The last thing here is apply the same texture to the Bumpmap (4). Simply repeat the same thing. The bump will add depth to the texture like the displacement map where the light areas go up while the dark areas go down.
Now select the 3D Front Inflation Material and repeat the same thing we did in the previous step, this time however I'm using another texture, a concrete one which was courtesy of Shutterstock and you can find it here.
Once you changed the materials this will be the result you will have. As you can see the whole process was much easier than if you have to do that using different tools and them exporting and importing in Photoshop.
As you can see there is light as well. Yes you can add lights to make your scene more realistic. In this first part I have only one light. It's a Point Light with Intensity of 2. It also creates shadows, where I've changed to 100% of softness to make the shadows really soft.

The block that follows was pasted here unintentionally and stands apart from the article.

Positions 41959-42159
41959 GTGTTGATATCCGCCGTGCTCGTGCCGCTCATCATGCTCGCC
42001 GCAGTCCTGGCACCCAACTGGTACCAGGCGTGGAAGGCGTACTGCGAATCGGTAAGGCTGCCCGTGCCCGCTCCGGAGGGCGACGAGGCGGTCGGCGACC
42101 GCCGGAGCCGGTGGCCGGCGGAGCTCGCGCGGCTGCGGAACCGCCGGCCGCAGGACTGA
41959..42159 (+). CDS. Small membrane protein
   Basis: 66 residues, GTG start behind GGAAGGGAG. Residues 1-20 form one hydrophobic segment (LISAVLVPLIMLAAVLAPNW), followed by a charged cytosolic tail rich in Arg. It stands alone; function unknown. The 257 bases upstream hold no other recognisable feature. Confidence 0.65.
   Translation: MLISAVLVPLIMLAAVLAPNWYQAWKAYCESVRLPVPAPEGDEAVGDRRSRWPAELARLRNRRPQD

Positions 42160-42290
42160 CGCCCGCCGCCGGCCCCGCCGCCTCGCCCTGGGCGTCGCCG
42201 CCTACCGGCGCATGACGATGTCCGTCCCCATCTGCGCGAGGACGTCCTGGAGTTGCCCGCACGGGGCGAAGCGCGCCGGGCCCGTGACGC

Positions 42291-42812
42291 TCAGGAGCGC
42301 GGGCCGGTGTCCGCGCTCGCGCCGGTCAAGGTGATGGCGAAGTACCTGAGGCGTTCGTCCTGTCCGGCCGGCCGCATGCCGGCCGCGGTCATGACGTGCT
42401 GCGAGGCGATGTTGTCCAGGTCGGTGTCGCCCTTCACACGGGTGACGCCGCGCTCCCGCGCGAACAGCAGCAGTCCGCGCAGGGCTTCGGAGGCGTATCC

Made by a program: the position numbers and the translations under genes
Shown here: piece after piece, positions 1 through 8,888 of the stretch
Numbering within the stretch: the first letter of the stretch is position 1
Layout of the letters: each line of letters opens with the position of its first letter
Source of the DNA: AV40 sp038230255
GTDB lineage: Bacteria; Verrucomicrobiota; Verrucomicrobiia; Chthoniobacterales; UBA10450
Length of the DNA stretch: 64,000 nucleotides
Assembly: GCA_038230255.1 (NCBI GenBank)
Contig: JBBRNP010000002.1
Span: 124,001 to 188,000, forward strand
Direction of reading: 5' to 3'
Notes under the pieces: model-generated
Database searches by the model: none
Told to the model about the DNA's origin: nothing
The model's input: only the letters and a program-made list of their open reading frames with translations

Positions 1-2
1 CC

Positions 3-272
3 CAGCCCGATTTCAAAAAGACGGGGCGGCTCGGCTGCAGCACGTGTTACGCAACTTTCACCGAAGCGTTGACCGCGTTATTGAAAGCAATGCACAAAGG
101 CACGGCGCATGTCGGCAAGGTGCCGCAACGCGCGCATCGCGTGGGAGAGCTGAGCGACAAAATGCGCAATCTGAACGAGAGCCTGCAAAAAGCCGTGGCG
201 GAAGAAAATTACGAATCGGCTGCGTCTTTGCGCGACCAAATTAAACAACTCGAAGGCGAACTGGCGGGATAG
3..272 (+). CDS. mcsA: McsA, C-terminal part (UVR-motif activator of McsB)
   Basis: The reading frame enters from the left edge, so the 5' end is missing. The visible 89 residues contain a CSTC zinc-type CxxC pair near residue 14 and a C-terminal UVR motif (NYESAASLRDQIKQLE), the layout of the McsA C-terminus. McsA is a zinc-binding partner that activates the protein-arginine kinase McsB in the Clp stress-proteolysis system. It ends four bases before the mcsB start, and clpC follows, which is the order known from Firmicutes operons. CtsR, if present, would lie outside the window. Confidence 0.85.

In this step I started mixing the 3D object with 2D objects, in this case a photo I took from an airplane when I was traveling. I wanted to give a sort of warm feeling to my image so first I went to Image>Adjustments>Hue and Saturation and changed the Hue to -10, the Saturation to -65 and the Lightness to 10. Then I went to Image>Adjustments>Color Filter. I selected orange for the color and 50% density. Then at last, I went to Layer>New Adjustment Layer>Gradient Fill. I used grey and black for the gradient with Radial for the Style, so the grey would be in the center of the radial gradient. After that I changed the Blend Mode of this Gradient Fill to Color Dodge to create the sun behind the 3D text.
Add a new layer on top of the other layers including the 3D object. Then make sure you have black and white for the color and go to Filter>Render>Clouds. Change the Blend Mode to Color Burn.